Chris Young
Chris  Young
Director of Tennis and Head Coach of Women's Tennis

Alma Mater:
Oklahoma Christian, 2000

Chris Young is entering his sixth season as the head coach of the Oklahoma State women's tennis program. After spending five years as the Wichita State Director of Tennis, Young returned four seasons ago to his home state where he competed as a collegian and began his coaching career.

A native of Norman, Okla., Young has compiled a career record of 253-148, directing the OSU women and the men's and women's programs at both Wichita State and his alma mater, Oklahoma Christian.

Under Young, the Cowgirls have made three-straight trips to the NCAA tournament and two-consecutive appearances in the Big 12 finals.

During Young's five years at Oklahoma State, he has overseen six Academic All-Big 12 selections, two ITA Arthur Ashe Leadership & Sportsmanship Award Recipients, two ITA Rookie of the Year selection and a Big 12 Freshman of the Year.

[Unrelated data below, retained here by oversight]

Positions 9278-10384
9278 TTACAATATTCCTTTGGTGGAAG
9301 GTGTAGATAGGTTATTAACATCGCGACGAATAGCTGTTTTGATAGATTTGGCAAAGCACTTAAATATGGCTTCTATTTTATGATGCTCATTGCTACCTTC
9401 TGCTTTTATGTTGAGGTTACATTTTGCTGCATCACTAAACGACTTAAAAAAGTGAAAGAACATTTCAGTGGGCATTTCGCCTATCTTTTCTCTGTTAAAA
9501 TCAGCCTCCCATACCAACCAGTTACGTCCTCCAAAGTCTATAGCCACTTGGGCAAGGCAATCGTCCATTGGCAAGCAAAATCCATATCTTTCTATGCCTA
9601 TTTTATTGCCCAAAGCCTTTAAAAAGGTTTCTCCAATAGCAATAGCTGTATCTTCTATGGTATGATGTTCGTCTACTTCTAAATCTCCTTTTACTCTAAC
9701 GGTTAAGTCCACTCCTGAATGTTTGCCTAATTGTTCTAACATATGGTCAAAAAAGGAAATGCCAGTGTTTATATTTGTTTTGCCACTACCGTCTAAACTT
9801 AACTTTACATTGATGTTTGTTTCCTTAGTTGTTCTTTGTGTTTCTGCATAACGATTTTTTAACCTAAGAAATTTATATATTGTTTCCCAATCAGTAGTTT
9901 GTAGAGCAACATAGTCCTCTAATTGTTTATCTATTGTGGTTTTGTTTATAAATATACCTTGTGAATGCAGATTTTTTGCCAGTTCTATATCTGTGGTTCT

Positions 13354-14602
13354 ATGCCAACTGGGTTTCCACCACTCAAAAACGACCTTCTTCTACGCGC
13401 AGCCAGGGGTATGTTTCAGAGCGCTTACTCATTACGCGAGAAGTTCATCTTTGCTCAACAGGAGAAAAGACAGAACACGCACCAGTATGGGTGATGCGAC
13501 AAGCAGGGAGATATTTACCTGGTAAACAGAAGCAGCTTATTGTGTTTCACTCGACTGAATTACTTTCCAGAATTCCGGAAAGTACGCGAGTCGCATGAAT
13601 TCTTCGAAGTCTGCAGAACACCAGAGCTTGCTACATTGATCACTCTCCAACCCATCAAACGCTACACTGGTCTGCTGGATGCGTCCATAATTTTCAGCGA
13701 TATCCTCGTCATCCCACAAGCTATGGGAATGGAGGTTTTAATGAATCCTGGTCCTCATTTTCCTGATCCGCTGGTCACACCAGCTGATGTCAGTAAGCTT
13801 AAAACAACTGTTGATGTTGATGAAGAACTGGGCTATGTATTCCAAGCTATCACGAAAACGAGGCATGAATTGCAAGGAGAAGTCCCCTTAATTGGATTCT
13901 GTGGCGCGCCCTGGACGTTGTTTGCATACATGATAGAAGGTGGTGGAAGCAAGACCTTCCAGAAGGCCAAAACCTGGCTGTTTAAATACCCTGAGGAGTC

Under his direction in 2014, Oklahoma State saw its first women's tennis All-American since 1991 in Viktoriya Lushkova.

That same year, he led the Pokes to a 15-8 campaign with a 7-2 record against Big 12 opponents. The Cowgirls produced 11 wins over ranked teams, including a huge 4-3 win over No. 14 Oklahoma. Young and his squad received the highest final ranking for the program since 2001, when it was named the No. 21 team in the nation. The Cowgirls went on to the NCAA Championships for the third year in a row, where they advanced to the Round of 32 after a dominating 4-0 win over South Florida.

Several of his players earned individual awards following the season. Lushkova was not only named All-American but also Big 12 Freshman of the Year, ITA Central Region Rookie of the Year and selected to the All-Big 12 singles and doubles team. Kanyapat Narattana joined Lushkova on the All-Big 12 doubles and Megan McCray was named to the singles team.